Although there are still many unanswered questions in the field of allergology, machine-learning and artificial intelligence are now boosting scientific research and may soon lead to important breakthroughs.

For instance, a 2023 paper published in the journal Pharma Nutrition by Kim Kamphorst, from the University of Amsterdam, and co-authors, conducted a small pilot study in Europe to find predictors for allergies in children using machine learning algorithms. To analyze the data, the researchers employed a technique called recursive ensemble feature selection (REFS) and used eight different classifiers. As a result, the study identified 20 features that are predictive for an allergy.

The authors concluded that a combination of environmental exposures, like pollution or allergens in the air, and cytokines, which are proteins produced by the immune system, could predict whether a child will develop allergies in the future.


Machine learning and AI are rapidly transforming many fields by providing new insights and improving decision-making capabilities through the analysis of large and complex datasets. Credit: Mikemacmarketing.


 A 2022 paper by professor Ana Ktona, from Tirana University, in Albania, and co-authors investigated how food allergies negatively affect quality of life and can result in over-diagnosis and unnecessary avoidance of certain foods.

The research examined the potential of using machine learning algorithms to discover relationships between features of food allergy data, with the goal of supporting patients in identifying their food allergens and avoiding unnecessary diagnostic testing, and also supporting patients by not eliminating foods that do not harm them, reducing the risk of nutritional deficits.

Image: David Castor

According to a 2022 paper published in the journal Pediatric Allergy and Immunology by Giovanna Cilluffov, from the Institute for Biomedical Research and Innovation in Italy, and co-authors, unsupervised machine learning (ML) techniques, such as clustering methods, can help identify distinct allergy subgroups within a population based on shared characteristics.

Additionally, supervised ML techniques, like regression or classification methods, can then be used to build predictive models based on these identified subgroups. These techniques can be particularly useful in healthcare, where identifying patient subgroups with similar disease characteristics can help personalize treatment plans and improve outcomes.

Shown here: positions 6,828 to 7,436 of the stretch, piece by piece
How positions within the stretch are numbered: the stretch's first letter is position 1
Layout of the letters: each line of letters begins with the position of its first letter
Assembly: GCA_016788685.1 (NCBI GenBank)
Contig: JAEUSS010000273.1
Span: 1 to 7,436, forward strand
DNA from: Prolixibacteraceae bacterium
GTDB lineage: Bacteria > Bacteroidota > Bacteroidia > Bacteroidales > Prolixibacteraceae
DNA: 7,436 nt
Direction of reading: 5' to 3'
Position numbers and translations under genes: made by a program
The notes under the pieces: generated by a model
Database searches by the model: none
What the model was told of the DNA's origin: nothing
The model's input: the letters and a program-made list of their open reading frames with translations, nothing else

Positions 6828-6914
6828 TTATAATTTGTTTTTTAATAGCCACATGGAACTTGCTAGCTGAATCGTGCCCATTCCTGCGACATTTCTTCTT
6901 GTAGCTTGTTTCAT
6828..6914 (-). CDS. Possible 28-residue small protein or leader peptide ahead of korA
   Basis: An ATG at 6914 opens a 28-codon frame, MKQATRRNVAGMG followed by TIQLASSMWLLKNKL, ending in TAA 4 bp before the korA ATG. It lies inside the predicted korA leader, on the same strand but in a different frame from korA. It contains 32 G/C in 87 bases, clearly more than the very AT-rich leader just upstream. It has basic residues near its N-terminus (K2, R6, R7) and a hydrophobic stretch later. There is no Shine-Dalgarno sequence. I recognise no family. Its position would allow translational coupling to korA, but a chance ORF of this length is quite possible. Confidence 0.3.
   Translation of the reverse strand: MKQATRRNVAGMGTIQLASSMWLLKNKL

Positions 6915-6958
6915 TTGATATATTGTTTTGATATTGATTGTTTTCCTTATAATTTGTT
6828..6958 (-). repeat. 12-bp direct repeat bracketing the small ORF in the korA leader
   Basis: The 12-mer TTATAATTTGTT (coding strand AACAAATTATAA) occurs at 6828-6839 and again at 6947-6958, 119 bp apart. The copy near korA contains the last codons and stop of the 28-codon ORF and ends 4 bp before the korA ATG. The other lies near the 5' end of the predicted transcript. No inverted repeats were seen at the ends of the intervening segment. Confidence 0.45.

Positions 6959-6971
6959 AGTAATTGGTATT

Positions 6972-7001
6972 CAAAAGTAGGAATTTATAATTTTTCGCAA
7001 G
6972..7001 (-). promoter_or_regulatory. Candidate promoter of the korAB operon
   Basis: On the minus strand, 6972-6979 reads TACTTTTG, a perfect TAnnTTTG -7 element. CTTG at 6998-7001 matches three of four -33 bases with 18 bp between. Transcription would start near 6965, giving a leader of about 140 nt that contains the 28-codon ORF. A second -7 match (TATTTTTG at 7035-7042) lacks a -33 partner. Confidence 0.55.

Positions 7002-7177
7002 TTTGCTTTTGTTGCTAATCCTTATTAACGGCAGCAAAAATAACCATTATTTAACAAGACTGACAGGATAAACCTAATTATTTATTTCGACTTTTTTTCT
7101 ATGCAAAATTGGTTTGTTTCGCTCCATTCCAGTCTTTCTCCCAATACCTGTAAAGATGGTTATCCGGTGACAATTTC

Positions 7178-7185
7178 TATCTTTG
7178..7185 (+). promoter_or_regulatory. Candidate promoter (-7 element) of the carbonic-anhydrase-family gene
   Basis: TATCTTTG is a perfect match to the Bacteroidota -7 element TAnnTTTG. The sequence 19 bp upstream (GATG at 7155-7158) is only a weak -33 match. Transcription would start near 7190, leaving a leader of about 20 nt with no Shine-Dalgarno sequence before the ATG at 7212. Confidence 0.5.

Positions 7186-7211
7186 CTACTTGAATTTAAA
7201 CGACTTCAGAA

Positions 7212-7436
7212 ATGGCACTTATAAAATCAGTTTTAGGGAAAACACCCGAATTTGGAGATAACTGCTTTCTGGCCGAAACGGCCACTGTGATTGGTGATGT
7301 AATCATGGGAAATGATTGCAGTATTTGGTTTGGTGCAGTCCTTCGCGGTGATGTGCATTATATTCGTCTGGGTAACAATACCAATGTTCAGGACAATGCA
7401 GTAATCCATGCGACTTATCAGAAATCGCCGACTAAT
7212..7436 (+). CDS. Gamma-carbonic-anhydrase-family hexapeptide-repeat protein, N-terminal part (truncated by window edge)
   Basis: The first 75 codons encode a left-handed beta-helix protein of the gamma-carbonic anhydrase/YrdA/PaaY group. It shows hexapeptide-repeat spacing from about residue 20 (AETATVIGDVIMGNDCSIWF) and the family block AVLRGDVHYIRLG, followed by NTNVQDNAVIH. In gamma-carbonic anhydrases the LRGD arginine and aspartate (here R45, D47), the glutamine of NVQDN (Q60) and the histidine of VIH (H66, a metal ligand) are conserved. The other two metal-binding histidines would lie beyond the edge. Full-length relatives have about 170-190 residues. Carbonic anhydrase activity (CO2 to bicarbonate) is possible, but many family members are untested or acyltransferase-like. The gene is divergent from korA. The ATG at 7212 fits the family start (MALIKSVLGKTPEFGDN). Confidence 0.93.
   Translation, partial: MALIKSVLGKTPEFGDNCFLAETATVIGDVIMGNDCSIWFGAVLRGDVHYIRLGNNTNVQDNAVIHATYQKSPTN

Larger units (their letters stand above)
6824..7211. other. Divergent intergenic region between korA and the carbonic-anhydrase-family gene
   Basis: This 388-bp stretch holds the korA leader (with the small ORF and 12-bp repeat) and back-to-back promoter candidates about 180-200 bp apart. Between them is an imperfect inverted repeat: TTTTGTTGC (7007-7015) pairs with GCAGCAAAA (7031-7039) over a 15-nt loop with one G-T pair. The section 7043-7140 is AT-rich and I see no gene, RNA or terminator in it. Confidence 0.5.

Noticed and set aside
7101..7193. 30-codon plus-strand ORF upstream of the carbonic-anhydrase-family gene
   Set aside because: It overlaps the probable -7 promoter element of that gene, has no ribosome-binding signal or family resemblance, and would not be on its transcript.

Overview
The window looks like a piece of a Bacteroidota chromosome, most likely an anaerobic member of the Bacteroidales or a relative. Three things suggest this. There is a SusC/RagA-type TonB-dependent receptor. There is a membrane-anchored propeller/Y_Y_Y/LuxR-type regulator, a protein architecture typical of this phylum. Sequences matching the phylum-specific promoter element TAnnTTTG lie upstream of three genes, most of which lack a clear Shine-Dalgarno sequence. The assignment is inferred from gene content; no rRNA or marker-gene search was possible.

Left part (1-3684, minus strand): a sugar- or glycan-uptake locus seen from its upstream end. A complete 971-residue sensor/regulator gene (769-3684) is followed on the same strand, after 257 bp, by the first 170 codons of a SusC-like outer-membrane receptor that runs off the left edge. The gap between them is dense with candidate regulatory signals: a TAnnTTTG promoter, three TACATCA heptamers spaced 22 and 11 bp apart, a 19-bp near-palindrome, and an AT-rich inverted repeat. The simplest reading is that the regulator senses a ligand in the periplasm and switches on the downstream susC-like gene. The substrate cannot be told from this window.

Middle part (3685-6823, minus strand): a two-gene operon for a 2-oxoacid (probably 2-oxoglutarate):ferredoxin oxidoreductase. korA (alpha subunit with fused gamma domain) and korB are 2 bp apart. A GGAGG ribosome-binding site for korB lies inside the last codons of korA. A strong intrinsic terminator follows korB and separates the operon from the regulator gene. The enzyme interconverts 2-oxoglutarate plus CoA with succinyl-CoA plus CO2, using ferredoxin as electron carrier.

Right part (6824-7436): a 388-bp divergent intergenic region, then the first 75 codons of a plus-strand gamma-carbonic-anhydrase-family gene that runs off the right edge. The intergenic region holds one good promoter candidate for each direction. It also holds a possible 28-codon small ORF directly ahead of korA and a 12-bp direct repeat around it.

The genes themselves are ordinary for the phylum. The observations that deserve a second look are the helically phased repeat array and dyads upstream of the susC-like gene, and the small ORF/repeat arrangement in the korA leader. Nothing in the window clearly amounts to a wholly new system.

According to the paper, ML techniques have been used to uncover phenotypes, which are traits of an organism which are influenced by both its genes and environment, of pediatric asthma.

Asthma is a chronic respiratory disease that affects millions of children worldwide.

By analyzing large datasets of clinical and biological data, researchers have been able to identify distinct subgroups of pediatric asthma patients with different disease characteristics and treatment needs. This approach has the potential to improve the accuracy of asthma diagnosis and treatment, as well as to better understand the underlying mechanisms of the disease.

ML techniques also have the potential to improve the accuracy of prediction models for asthmatic triggers.

By integrating multiple data sources, including patient demographics, clinical data, and environmental factors, ML algorithms can develop more accurate models for predicting asthma events. This could help healthcare providers to proactively intervene to prevent events, improving patient outcomes and reducing healthcare costs.


A person receiving a skin prick test (SPT). An SPT is performed by using a needle to place a tiny amount of liquid allergen just under the skin of the forearm. Photo: NIAID


In her 2022 Masters dissertation at the University of Toledo, Leah Stevenson argued that the current methods for diagnosing food allergies, including skin prick tests and food challenge tests, have limitations that can cause physical and emotional discomfort to patients.